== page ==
Leasing Commercial Real Estate

Upfront, buying commercial real estate for the purpose of leasing it out may not cost any more money than buying to flip, but the return will be slower. One thing to consider is long-term potential. If purchasing a property in an up-and-coming area, leasing it out might be the wiser move since value could increase substantially as the area improves. Even if the rent doesn’t vastly exceed mortgage costs, it still may be a great long-term investment, depending on the tax write-offs and potential future sales.

When leasing commercial real estate, it’s important to consider one thing in particular: supply and demand. Areas with low supply and high demand means favorable rental rates, including a higher rate of appreciation. The ideal situation as an investor is to find a commercial property located in an area where vacancy is low and the space available for new development is limited.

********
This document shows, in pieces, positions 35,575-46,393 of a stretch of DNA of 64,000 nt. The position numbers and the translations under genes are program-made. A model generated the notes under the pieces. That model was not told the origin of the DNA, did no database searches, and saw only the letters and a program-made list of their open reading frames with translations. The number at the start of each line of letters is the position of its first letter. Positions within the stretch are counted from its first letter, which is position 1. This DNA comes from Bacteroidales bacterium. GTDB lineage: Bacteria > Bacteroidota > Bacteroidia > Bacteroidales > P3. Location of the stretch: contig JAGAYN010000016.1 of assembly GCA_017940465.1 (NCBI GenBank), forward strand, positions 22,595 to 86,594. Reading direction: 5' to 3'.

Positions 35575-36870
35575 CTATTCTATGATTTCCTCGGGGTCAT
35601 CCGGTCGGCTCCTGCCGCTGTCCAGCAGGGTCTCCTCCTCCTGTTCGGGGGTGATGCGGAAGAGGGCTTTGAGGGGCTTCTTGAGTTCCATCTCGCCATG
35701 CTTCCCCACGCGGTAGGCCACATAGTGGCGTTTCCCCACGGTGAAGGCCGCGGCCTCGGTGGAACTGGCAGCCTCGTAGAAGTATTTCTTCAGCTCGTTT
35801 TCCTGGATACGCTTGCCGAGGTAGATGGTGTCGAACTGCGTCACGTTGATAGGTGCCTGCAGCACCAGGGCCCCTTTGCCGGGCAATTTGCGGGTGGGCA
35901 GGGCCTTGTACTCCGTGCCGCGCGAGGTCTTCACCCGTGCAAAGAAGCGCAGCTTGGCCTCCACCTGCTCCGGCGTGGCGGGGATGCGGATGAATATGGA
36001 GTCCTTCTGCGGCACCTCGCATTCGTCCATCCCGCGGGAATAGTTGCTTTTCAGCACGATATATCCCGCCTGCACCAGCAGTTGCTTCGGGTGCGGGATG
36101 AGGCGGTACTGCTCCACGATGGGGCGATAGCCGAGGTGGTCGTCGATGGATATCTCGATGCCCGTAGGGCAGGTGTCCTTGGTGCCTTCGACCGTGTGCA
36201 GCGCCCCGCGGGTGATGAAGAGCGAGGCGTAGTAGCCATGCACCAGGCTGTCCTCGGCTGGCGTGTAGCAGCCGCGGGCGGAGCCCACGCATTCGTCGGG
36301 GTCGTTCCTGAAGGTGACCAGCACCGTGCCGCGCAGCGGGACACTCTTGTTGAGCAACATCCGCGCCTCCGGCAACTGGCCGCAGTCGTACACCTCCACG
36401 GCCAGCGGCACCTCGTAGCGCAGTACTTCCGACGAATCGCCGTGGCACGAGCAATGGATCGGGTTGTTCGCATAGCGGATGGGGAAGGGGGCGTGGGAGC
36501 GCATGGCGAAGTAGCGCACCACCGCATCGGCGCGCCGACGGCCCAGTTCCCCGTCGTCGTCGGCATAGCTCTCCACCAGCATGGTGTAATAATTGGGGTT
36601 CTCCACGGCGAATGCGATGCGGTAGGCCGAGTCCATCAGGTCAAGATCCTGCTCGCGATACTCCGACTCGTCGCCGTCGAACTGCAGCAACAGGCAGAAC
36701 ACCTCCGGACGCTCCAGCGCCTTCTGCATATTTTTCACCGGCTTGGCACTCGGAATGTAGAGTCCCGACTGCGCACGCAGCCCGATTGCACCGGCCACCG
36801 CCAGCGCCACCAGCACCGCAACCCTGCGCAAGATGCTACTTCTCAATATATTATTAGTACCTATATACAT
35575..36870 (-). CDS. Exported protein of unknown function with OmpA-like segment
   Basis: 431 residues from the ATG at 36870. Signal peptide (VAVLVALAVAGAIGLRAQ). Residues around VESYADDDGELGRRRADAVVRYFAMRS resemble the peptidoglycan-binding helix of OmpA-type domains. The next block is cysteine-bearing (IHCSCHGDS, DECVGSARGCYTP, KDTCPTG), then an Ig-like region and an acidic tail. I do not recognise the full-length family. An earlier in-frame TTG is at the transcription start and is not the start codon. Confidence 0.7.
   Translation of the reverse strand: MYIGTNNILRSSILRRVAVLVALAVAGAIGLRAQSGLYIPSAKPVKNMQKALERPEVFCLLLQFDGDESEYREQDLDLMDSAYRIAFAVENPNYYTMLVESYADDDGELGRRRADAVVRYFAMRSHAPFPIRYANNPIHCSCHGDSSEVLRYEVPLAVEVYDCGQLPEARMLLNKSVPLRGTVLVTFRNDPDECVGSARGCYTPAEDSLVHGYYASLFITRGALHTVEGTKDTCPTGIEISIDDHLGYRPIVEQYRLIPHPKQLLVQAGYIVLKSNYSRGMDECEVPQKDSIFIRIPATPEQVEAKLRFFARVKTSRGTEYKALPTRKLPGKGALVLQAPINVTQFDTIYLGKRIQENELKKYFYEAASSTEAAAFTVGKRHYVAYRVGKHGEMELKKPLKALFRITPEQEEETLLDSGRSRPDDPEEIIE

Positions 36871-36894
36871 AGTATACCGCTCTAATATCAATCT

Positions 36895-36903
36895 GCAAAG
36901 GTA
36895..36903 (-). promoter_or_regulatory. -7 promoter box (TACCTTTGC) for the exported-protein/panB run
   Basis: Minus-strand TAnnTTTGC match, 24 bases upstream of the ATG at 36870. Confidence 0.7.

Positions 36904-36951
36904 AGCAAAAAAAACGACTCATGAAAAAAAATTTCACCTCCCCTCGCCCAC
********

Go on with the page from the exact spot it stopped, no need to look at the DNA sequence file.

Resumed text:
Leasing commercial real estate can also assist in mitigating risk. As an investor, renting units provides a way to generate cash flow, but it also provides security. Consider an investor renting out an office building with multiple unit; If he loses one of his 10 tenants, he only loses one-tenth of the income for that property. In a residential investment, losing a tenant equates to losing all income for the property. Also, commercial real estate offers greater cash flow because the yield is often higher per square foot than with a residential investment.

While there are many positives associated with learning how to invest in commercial real estate, there are always two sides to every coin. Carefully consider the following: